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A Rational Basis For Affirmative Action: A Shaky But Classical Liberal Defense, Richard A. Epstein Aug 2002

A Rational Basis For Affirmative Action: A Shaky But Classical Liberal Defense, Richard A. Epstein

Michigan Law Review

I am honored to participate in a symposium on the occasion of the lOOth anniversary of one of America's preeminent law reviews. I am saddened, however, to write, at what should be a moment of celebration, with the knowledge that both the Law School and the College of Literature, Science and the Arts are enmeshed in extensive litigation over the critical and explosive issue of affirmative action. To find striking evidence of the deep split of learned judicial views on this issue, it is necessary to look no further than the sequence of opinions in Gratz v. Bollinger and ...


Some Effects Of Identity-Based Social Movements On Constitutional Law In The Twentieth Century, William N. Eskridge Jr. Aug 2002

Some Effects Of Identity-Based Social Movements On Constitutional Law In The Twentieth Century, William N. Eskridge Jr.

Michigan Law Review

What motivated big changes in constitutional law doctrine during the twentieth century? Rarely did important constitutional doctrine or theory change because of formal amendments to the document's text, and rarer still because scholars or judges "discovered" new information about the Constitution's original meaning. Precedent and common law reasoning were the mechanisms by which changes occurred rather than their driving force. My thesis is that most twentieth century changes in the constitutional protection of individual rights were driven by or in response to the great identity-based social movements ("IBSMs") of the twentieth century. Race, sex, and sexual orientation were ...


The Causation Fallacy: Bakke And The Basic Arithmetic Of Selective Admissions, Goodwin Liu Mar 2002

The Causation Fallacy: Bakke And The Basic Arithmetic Of Selective Admissions, Goodwin Liu

Michigan Law Review

Last Term, the Supreme Court turned down two invitations to resolve the constitutionality of affirmative action in college and university admissions. In May 2001, the Court for the second time declined to review a Fifth Circuit decision holding that the use of racial preferences to achieve diversity in the student body serves no compelling interest. A few weeks later, the Court let stand a conflicting Ninth Circuit decision that upheld a .law school affirmative action policy on the ground that "educational diversity is a compelling governmental interest that meets the demands of strict scrutiny." The legal controversy over admissions preferences ...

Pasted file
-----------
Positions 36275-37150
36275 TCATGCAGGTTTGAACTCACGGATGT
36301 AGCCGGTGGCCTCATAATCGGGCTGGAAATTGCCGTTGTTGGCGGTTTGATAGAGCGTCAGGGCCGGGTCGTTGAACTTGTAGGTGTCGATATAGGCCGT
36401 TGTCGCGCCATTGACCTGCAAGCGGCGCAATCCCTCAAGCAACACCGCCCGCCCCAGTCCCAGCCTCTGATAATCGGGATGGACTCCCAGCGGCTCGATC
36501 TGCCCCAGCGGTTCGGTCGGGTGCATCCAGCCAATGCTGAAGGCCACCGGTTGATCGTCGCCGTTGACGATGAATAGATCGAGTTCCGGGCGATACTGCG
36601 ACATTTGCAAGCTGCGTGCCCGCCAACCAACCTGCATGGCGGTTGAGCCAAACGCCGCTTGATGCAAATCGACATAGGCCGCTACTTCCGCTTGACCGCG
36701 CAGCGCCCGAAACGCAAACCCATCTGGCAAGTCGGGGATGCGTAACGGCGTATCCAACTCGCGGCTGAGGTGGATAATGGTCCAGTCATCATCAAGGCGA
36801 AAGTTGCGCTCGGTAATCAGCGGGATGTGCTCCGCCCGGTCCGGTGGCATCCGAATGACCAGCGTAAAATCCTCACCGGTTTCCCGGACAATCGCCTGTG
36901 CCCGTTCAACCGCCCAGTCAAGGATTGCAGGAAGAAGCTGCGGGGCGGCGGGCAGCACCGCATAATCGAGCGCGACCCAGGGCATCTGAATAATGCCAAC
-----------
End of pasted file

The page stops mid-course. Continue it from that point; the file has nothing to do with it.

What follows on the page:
The Diversity And Remedial Interests In University Admissions Programs, Kathryne Raines Jan 2002

The Diversity And Remedial Interests In University Admissions Programs, Kathryne Raines

Kentucky Law Journal

No abstract provided.


"I Will Not Sit Idly By While My Future Is Determined:" The Response Of The University Of Michigan Black Law Students' Alliance To Grutter V. Bollinger, Et Al., The Black Law Students' Alliance Jan 2002

"I Will Not Sit Idly By While My Future Is Determined:" The Response Of The University Of Michigan Black Law Students' Alliance To Grutter V. Bollinger, Et Al., The Black Law Students' Alliance

Michigan Journal of Gender & Law

Back in 1998, the Michigan Journal of Gender & Law expressed support for the University of Michigan Law School's defense of its affirmative action policy, which is at controversy in Grutter v. Bollinger. Today, as in 1998, "[W]e certainly do not believe the Law School admissions policy truly addresses the inequalities within our law school and the legal profession generally. Legal education is unfortunately not a bastion of diversity." Women and students of color struggle to be heard and seen, and to achieve equal representation in both the study and practice of law. "Without active efforts, we cannot create a society with equal opportunity for people of different races, genders, and sexual orientations. We strive for such a reality, and we hope that the Law School will not be prohibited from trying to move us there. Diversity is more than a method of enhancing the intellectual experience of law students or a narrow manifestation of 'fairness' which should be protected; it is justice that the Law School, its faculty, and its students are affirmatively obligated to seek out." Now, three years later, the validity of the Law School's affirmative action policy still hangs in the balance. Unfortunately, the most recent decision in the matter was not favorable for supporters of affirmative action. Now more than ever, the Michigan Journal of Gender & Law stands by the Law School and its policies. As a journal, however, we also are committed to providing a forum for the discussion of all views, regardless of whether ...